Police: Mountain Goat Killed Hiker

VIDEO: Art Colyer describes his pets encounter with a mountain lion.PlayABCNEWS.com
WATCH Donkey Aids Goat in Lion Attack

A 63-year-old man has died in a Port Angeles hospital after an attack from what state rangers believe was an angry mountain goat in Olympic National Park.

Park services officials said that Robert H. Boardman, of Port Angeles, Washington, was gored on Saturday while hiking close to the park's Klahhane Ridge. He was transported by U.S. Coast Guard helicopter to the hospital, where he later died.

"I am deeply saddened by this tragedy," said Karen Gustin, Olympic National Park superintendent. "My thoughts are with his family and friends."

It is unclear what sort of injuries Boardman suffered from the attack, but early investigations indicate that it was his encounter with a mountain goat that led to his injuries. Rangers have now tracked down and killed the animal, which will be analyzed by a veterinary pathologist, according to ABC News affiliate KOMO.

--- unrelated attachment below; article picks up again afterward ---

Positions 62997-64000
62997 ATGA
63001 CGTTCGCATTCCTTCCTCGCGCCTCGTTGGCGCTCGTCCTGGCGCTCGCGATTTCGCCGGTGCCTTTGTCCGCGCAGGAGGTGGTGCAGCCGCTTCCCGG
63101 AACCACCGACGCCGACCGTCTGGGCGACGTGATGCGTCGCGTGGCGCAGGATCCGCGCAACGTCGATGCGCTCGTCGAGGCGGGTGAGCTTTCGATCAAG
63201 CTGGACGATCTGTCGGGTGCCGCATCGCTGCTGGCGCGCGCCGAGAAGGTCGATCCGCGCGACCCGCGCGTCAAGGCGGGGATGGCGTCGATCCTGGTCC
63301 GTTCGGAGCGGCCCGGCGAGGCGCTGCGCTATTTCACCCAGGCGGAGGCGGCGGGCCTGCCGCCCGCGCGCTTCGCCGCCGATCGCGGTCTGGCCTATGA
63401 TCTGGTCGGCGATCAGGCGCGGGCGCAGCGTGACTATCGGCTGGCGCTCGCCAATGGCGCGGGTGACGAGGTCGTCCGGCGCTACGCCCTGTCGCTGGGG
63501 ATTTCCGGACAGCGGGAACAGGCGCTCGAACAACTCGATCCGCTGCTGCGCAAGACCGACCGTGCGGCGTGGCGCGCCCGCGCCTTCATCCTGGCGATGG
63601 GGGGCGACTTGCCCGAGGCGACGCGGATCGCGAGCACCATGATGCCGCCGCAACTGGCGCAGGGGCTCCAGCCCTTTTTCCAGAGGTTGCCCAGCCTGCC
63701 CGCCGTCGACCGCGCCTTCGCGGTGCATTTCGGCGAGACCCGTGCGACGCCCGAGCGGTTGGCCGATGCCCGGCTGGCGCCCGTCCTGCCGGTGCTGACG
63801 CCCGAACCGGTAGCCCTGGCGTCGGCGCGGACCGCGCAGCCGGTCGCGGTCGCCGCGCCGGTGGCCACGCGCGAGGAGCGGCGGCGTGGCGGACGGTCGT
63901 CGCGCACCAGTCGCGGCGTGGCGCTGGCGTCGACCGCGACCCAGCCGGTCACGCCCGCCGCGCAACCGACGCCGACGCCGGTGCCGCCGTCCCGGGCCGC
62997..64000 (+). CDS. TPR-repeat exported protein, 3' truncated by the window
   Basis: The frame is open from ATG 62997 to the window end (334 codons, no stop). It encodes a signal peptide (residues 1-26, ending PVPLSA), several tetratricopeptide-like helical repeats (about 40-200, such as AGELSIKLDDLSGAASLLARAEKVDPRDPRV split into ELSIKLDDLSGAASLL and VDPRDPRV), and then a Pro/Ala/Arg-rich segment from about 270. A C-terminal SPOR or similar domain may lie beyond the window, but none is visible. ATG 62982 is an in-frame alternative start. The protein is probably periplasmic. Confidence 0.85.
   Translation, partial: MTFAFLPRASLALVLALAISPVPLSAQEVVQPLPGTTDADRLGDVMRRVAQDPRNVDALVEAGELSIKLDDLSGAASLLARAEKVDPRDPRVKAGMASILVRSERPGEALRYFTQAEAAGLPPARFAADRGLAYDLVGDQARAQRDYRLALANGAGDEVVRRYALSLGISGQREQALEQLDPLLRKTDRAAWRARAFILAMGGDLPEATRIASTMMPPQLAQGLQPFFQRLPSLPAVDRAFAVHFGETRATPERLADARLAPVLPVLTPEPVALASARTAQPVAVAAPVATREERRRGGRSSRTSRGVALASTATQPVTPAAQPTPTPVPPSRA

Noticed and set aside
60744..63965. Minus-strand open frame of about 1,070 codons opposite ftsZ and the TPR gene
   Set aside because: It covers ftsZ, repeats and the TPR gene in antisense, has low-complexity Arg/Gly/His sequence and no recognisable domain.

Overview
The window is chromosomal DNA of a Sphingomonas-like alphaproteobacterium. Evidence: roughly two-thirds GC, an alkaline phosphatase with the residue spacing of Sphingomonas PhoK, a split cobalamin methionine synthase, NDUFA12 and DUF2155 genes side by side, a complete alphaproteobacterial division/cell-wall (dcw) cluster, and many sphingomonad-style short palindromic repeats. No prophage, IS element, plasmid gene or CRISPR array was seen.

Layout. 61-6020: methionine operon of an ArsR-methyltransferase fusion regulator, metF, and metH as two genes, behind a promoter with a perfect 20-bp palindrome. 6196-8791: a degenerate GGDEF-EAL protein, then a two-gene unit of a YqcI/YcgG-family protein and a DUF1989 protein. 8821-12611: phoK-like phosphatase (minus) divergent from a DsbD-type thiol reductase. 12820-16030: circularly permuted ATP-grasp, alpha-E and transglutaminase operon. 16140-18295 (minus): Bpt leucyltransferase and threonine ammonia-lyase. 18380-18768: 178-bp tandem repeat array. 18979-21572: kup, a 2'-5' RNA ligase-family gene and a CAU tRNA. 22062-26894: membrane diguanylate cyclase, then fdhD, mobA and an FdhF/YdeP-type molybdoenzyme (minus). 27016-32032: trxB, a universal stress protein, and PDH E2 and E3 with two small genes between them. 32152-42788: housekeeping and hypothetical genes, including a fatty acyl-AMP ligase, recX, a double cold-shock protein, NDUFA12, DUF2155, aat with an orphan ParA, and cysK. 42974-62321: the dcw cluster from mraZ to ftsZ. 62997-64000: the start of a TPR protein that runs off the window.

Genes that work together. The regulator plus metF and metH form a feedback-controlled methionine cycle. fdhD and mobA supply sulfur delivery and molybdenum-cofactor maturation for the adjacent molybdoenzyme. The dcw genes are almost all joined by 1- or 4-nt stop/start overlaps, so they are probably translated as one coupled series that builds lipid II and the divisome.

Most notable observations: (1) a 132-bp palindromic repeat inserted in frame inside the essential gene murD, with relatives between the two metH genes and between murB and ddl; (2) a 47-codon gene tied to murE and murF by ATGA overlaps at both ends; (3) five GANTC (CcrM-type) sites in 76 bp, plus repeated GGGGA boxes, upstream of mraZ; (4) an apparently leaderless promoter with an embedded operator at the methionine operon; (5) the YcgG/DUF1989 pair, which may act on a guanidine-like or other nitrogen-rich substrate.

VIDEO: Art Colyer describes his pets encounter with a mountain lion.Play
Donkey Aids Goat in Mountain Lion Attack

Officials said this is the only known fatal attack by a mountain goat in the park's history, and that there are roughly 3000 mountain goats in the park.

Family and friends told KOMO that Boardman was an experienced hiker, a diabetes nurse and a musician who loved the Olympic Mountains.

Witnesses reported to the Peninsula Daily News that Boardman had gone with his wife, Susan Chadd, and their friend, Pat Willits for a day's hike. The three stopped for lunch around 1:20 p.m. when they were approached by the goat, who appeared aggressive.

At 1:23 p.m., park rangers contacted the Coast Guard, while Baccus began cardiopulmonary resuscitation on Boardman.

According to Lt. Commander Scott Sanborn, Boardman did not have a pulse when he was administered electric shock in an attempt to revive him.

Viral videoPlay
null

Boardman arrived at Olympic Medical Center at approximately 2:47 p.m., where further efforts to revive him were unsuccessful, according to nursing supervisor Pattijo Hoskins.

Barb Maynes, a spokeswoman for the park, said the ram involved in the attack was known for its aggressive behavior, and the park had been monitoring the ram for "the last several years," she said.

Comments